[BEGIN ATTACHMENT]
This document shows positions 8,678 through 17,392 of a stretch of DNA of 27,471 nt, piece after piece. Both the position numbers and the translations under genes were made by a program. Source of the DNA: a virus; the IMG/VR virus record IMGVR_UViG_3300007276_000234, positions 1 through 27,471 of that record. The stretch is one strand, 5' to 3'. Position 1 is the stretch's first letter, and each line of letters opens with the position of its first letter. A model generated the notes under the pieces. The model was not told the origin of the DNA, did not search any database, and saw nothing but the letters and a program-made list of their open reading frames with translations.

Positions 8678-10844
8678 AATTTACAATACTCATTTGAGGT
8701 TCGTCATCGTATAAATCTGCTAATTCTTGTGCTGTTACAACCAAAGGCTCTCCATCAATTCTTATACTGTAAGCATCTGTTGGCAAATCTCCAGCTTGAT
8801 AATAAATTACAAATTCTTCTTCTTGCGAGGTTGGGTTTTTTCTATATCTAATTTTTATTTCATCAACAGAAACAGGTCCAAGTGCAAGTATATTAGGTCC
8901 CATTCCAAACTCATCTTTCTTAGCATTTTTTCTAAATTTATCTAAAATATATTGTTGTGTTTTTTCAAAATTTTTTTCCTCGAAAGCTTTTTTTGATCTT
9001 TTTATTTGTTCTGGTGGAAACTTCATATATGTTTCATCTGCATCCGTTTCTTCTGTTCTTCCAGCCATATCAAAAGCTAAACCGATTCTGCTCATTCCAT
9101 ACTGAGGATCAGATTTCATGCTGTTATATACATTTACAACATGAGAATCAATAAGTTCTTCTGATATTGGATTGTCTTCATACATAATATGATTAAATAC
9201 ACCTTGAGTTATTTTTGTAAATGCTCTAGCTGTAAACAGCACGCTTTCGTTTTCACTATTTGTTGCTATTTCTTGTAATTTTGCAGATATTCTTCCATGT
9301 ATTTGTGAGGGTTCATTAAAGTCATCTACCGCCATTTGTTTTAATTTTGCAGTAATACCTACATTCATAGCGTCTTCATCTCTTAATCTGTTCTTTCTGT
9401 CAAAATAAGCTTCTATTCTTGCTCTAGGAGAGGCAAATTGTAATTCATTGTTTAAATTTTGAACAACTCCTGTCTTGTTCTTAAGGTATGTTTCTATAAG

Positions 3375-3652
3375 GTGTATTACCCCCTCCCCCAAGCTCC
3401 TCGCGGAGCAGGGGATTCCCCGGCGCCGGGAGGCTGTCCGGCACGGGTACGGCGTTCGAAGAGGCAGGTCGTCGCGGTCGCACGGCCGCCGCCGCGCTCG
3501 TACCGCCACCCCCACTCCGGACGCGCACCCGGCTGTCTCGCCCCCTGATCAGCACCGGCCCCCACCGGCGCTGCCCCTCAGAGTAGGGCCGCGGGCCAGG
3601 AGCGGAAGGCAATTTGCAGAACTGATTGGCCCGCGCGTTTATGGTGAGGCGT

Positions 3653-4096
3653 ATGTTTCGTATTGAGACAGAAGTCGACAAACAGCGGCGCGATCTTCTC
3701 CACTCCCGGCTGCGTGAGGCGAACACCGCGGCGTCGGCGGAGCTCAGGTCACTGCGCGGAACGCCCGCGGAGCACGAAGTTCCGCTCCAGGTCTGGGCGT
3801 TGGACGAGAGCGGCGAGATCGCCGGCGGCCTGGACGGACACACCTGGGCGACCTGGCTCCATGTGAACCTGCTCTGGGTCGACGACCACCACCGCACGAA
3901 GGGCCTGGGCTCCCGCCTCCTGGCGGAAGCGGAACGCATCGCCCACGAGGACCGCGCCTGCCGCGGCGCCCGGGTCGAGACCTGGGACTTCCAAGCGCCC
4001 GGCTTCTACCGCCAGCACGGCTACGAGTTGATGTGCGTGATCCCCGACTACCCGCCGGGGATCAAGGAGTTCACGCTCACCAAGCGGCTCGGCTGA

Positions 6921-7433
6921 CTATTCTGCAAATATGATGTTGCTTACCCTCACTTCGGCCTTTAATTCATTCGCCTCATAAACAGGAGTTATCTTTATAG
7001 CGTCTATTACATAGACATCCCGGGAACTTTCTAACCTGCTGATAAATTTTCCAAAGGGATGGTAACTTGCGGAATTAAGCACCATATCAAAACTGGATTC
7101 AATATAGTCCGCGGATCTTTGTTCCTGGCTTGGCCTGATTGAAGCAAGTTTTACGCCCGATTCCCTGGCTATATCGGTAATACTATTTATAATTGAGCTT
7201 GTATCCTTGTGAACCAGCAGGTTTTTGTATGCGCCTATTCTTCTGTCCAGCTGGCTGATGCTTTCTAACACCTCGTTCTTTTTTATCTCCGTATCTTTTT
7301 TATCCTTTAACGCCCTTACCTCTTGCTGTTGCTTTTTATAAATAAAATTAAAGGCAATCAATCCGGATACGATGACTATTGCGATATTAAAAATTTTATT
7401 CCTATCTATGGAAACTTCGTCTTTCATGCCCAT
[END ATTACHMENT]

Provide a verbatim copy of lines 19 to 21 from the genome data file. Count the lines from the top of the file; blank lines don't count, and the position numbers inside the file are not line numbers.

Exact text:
3701 CACTCCCGGCTGCGTGAGGCGAACACCGCGGCGTCGGCGGAGCTCAGGTCACTGCGCGGAACGCCCGCGGAGCACGAAGTTCCGCTCCAGGTCTGGGCGT
3801 TGGACGAGAGCGGCGAGATCGCCGGCGGCCTGGACGGACACACCTGGGCGACCTGGCTCCATGTGAACCTGCTCTGGGTCGACGACCACCACCGCACGAA
3901 GGGCCTGGGCTCCCGCCTCCTGGCGGAAGCGGAACGCATCGCCCACGAGGACCGCGCCTGCCGCGGCGCCCGGGTCGAGACCTGGGACTTCCAAGCGCCC